let jump = CASpringAnimation(keyPath: "position.y")
jump.initialVelocity = 100.0
jump.mass = 10.0

Stiffness

The spring animation overshoots the target due to its high initial velocity and its extra mass. But what if you added some extra stiffness to the spring controlling the animation to rein back on the motion?

let jump = CASpringAnimation(keyPath: "position.y")
jump.initialVelocity = 100.0
jump.mass = 10.0
jump.stiffness = 1500.0

Damping

The animation looks great, but it does seem to go on a bit too long. You’ll increase the system damping to make the animation settle faster.

let jump = CASpringAnimation(keyPath: "position.y")
jump.initialVelocity = 100.0
jump.mass = 10.0
jump.stiffness = 1500.0
jump.damping = 50.0

Specific Layer Properties

So far in this chapter you’ve created layer spring animations for the transform and position properties. Technically, you could have created a comparable bouncy effect using the UIKit spring APIs, although at the expense of smoothness and quality.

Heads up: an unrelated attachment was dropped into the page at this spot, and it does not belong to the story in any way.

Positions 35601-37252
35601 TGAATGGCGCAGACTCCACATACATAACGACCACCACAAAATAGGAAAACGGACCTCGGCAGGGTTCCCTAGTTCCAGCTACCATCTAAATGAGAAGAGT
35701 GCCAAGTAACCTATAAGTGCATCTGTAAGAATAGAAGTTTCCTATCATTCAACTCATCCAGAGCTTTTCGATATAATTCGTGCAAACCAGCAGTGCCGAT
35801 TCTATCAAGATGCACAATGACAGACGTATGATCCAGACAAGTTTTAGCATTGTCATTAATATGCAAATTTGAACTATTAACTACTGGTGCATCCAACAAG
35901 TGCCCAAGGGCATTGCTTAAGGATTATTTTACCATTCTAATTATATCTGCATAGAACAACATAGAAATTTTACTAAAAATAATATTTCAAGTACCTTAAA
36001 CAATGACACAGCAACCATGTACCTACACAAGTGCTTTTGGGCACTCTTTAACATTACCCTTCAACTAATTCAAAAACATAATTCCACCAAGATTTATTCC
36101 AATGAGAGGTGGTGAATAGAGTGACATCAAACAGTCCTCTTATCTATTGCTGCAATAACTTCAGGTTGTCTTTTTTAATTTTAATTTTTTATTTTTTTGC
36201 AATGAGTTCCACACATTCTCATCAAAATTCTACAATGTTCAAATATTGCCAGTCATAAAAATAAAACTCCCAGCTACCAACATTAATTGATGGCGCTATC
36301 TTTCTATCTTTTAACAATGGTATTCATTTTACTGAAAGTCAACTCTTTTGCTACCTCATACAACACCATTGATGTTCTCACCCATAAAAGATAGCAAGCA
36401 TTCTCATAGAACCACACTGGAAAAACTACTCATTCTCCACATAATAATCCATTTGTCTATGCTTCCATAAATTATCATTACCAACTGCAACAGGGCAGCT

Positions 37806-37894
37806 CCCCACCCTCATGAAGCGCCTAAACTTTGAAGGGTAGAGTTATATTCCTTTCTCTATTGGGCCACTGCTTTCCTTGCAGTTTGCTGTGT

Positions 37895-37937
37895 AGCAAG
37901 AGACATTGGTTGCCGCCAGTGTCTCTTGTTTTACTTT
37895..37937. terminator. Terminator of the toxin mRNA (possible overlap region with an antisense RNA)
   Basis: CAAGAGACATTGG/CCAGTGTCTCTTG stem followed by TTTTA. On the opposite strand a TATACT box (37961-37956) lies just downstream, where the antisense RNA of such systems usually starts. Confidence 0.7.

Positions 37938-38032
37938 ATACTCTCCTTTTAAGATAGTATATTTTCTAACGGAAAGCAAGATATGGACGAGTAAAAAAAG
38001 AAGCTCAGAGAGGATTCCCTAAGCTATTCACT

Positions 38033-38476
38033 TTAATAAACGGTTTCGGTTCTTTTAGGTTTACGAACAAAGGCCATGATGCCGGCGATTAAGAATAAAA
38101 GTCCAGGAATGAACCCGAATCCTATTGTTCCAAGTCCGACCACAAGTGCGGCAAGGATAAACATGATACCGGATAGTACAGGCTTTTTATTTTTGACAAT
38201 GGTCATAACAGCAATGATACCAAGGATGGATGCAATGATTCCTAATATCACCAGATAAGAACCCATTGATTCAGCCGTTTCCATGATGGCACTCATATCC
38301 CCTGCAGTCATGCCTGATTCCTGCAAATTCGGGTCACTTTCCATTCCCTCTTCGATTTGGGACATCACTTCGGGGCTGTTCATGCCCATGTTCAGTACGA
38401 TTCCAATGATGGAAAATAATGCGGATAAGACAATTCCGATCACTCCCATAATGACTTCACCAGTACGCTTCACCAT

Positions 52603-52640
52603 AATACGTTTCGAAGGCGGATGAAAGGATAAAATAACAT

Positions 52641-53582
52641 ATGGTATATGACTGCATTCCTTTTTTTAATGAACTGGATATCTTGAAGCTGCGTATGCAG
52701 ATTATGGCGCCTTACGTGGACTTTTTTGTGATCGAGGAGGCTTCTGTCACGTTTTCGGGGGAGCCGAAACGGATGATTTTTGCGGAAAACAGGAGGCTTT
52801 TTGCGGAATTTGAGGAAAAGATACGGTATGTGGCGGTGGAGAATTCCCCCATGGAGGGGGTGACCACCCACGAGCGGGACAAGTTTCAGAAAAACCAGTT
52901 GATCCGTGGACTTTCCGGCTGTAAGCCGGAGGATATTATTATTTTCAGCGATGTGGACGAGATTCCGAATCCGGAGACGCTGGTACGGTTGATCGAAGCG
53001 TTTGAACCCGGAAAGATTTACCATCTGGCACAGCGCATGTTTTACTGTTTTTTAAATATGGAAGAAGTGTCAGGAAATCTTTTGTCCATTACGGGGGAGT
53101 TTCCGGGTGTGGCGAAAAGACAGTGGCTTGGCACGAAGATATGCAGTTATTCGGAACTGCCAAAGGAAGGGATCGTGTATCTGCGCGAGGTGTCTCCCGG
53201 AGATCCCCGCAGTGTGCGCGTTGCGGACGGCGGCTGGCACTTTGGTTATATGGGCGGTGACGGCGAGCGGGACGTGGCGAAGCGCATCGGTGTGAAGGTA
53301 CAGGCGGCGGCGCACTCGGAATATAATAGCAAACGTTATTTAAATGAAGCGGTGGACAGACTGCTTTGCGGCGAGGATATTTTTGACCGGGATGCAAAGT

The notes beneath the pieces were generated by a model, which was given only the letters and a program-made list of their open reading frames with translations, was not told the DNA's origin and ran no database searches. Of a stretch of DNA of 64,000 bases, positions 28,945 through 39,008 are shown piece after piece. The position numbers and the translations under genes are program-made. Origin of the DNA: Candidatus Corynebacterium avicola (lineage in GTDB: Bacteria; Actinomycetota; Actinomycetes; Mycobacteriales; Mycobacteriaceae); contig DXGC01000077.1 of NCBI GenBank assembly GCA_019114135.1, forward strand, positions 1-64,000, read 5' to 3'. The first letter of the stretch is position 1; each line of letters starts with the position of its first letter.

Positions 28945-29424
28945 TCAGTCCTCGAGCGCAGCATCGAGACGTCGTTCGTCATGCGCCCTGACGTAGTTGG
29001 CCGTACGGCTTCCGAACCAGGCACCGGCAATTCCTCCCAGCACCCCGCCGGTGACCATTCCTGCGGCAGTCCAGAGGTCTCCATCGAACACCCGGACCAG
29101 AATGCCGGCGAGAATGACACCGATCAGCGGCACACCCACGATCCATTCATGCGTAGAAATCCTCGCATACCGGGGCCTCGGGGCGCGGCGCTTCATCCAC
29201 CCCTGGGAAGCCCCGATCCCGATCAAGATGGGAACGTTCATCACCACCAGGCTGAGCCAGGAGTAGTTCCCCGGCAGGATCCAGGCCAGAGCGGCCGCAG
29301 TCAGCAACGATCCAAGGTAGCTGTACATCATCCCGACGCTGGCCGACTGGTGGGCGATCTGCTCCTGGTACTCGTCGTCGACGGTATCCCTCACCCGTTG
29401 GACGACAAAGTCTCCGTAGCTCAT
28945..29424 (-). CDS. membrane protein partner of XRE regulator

textField.layer.borderWidth = 3.0
textField.layer.borderColor = UIColor.clear.cgColor
let flash = CASpringAnimation(keyPath: "borderColor")
flash.damping = 7.0
flash.stiffness = 200.0
flash.fromValue = UIColor(red: 1.0, green: 0.27, blue: 0.0, alpha: 1.0).cgColor
flash.toValue = UIColor.white.cgColor
flash.duration = flash.settlingDuration
textField.layer.add(flash, forKey: nil)

Key Points

  • You can describe a spring animation’s properties with a practical pendulum example that helps you understand the motivation behind the various spring animation properties.
  • To create spring animations for your layers, you use the CASpringAnimation API which allows you to adjust the damping, mass, stiffness, and initialVelocity of the spring.

Challenges

You have a pretty solid understanding of layer spring animations by now, so I’ll leave you to figure out the solution to this challenge on your own.

Challenge 1: Convert Corner Radius and Background Animations to Springs

Your task is to revisit the code in both tintBackgroundColor(layer:, toColor:) and roundCorners(layer:, toRadius:), replace the existing code with spring animations and configure the animations so that you can clearly see the rounded corners bounce without overdoing it.

Have a technical question? Want to report a bug? You can ask questions and report bugs to the book authors in our official book forum here.